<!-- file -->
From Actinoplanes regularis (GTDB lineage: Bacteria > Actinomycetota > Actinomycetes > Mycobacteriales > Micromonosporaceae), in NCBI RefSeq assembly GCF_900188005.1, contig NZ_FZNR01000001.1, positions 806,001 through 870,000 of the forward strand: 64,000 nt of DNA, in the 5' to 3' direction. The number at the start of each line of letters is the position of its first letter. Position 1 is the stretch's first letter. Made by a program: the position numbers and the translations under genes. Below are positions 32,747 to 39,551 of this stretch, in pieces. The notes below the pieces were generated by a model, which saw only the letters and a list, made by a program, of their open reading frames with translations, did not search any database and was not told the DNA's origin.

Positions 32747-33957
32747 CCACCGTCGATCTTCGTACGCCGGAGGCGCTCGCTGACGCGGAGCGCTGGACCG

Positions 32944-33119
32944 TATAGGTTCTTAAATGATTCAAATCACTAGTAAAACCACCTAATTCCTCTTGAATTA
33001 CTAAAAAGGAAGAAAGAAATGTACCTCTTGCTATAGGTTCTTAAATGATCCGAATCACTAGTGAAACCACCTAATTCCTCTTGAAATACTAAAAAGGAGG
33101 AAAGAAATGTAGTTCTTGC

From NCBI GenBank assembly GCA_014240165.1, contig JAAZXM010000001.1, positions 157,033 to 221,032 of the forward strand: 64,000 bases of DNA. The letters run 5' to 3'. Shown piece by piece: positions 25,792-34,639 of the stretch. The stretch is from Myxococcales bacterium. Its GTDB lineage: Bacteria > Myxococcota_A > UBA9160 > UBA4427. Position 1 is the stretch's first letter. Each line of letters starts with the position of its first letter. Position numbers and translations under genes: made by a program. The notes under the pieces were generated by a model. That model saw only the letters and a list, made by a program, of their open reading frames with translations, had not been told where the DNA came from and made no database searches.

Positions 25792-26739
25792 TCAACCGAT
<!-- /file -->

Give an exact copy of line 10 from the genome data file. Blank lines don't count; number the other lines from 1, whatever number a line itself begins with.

25792 TCAACCGAT